Great relationships are built on arguments.

In nature, humans are driven by the fight or flight response. When faced with a threat, we choose to stand our ground or run for the hills.

In relationships, most guys follow the fight then flight response. At the first sign of an argument, we say our partner’s “just not right for us” and go out looking for someone new.

But then what?

Why there’s no such thing as a “perfect” relationship

You know what happens next if you’ve been through this cycle a few times. You go out, fool around until you fall in love, and everything is perfect. Until it’s not.

Another fight. Another failed relationship. The cycle continues.

In your head, you’re looking for the “perfect match.” And every fight is just a warning sign of what’s to come once the honeymoon phase is over.

But the hard truth is that great relationships aren’t free of fights and arguments — they’re built on them. When it’s Tuesday night, and you’re both tired from work, and the dog needs to go out, and she heads to bed early (again), there’s no amount of grand gestures or romance that will make it all work out.

Instead, if you want to build a meaningful and lasting relationship, you need to learn to fight the right way.

If you think you need help with anger issues or getting overly emotional in arguments, give us a call.

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1. Ask what you’re really upset about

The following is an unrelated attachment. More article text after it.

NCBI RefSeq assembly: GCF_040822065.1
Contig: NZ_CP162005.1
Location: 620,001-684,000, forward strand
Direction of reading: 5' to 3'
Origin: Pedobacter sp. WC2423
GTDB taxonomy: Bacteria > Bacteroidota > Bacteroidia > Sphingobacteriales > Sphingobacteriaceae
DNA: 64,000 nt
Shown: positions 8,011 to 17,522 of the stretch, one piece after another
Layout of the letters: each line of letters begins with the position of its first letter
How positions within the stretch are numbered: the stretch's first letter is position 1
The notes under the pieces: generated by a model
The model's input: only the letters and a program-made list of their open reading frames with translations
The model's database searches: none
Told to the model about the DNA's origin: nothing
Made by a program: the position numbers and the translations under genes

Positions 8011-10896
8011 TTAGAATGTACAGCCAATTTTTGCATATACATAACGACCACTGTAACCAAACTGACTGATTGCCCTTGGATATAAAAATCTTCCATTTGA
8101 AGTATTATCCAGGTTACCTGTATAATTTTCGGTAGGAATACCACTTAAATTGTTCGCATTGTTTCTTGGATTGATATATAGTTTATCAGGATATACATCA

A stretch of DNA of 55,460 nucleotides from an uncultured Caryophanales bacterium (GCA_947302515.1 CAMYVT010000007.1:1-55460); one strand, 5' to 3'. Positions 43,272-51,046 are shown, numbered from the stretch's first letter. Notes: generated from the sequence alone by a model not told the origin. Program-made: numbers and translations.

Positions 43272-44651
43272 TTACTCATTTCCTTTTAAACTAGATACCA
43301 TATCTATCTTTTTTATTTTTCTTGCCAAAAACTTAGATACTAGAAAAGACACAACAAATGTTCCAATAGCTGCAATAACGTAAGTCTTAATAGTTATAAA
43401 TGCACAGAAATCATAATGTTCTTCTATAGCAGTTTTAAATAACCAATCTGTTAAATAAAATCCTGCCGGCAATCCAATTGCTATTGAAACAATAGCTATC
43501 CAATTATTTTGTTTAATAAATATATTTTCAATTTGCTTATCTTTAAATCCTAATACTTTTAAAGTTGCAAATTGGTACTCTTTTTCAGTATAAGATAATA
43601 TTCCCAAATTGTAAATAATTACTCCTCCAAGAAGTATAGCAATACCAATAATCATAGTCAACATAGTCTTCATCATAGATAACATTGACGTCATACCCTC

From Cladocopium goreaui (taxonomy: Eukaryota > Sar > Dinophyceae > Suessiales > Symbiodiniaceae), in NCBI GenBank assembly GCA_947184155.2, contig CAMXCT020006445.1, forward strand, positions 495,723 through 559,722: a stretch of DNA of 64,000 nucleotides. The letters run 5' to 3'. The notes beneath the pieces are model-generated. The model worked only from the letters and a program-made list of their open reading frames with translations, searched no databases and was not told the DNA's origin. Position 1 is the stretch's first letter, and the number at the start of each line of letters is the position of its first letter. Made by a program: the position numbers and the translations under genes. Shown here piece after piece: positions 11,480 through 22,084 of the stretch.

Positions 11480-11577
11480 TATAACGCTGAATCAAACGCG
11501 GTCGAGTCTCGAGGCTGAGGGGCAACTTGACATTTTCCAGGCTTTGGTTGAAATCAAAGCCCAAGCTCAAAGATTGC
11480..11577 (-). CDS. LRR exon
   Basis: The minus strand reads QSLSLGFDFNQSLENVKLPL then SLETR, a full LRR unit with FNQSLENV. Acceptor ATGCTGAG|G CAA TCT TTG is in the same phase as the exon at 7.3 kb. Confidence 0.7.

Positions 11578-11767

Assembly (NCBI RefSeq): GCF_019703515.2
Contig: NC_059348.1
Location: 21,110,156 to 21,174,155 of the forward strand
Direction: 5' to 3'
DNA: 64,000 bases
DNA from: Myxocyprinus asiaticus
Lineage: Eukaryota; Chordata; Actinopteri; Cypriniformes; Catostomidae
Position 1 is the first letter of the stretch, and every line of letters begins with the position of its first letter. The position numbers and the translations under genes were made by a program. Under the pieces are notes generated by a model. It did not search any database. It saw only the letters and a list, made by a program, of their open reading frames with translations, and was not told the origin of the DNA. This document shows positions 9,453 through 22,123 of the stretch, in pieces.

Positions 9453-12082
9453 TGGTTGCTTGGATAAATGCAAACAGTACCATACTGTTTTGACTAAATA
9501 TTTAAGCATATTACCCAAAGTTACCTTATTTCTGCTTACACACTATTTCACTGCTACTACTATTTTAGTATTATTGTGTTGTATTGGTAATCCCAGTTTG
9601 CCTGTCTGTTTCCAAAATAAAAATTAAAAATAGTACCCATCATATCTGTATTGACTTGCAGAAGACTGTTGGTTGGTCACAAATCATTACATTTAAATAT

Arguments are rarely about one thing. Your partner might do or say something that triggers you. But ask yourself: are you mad about this one thing? Or is this more evidence of a more significant issue you’ve kept inside?

Know what you’re fighting about before you start.

2. Set some ground rules

Before an argument, decide what’s fair game and what’s off the table (no headshots, nothing below the belt, etc.)

In counselling, we call these your fighting “ground rules.” They should include things like:

  • Focus on the issue, not the person. No degrading language or put-downs.
  • Stick to one topic at a time. Don’t roll up all your grievances into one argument.
  • No yelling or stonewalling. Use a safe word for when it’s time to take a break.
  • Take turns speaking. Give your partner your full attention, and don’t interrupt them
3. Learn to listen (even when you’re pissed off)

Few things destroy a constructive argument like defensiveness. But what are you supposed to do when someone you trust attacks you?

As hard as it can be, arguments only move forward when both people learn to listen to each other. Show your partner you hear what they’re saying by making eye contact, repeating your understanding of what they’re saying back to them, and engaging before moving on to your point.

4. Build a fighting foundation

The severity of a fight depends on context. Are you on day 26 in a row of arguing? Or is this just a tiny pothole in an otherwise smooth road?

According to relationship researcher John Gottman, the “magic ratio” of positive to negative experiences in a successful relationship is 5:1. This means that you need five positive experiences for every negative argument to keep your relationship in balance.

5. Bring in a referee

Fights and arguments can feel like betrayal. You’ve put your trust in this person, opened up to them, and been vulnerable. How could they do this to you?

It’s okay to be angry and frustrated. But when your emotions get in the way of a constructive argument, it’s time to consider bringing in help.

That’s where a counsellor or therapist can help. At Manifest, we’ve helped hundreds of guys learn to control their emotions, argue constructively, and build lasting relationships.

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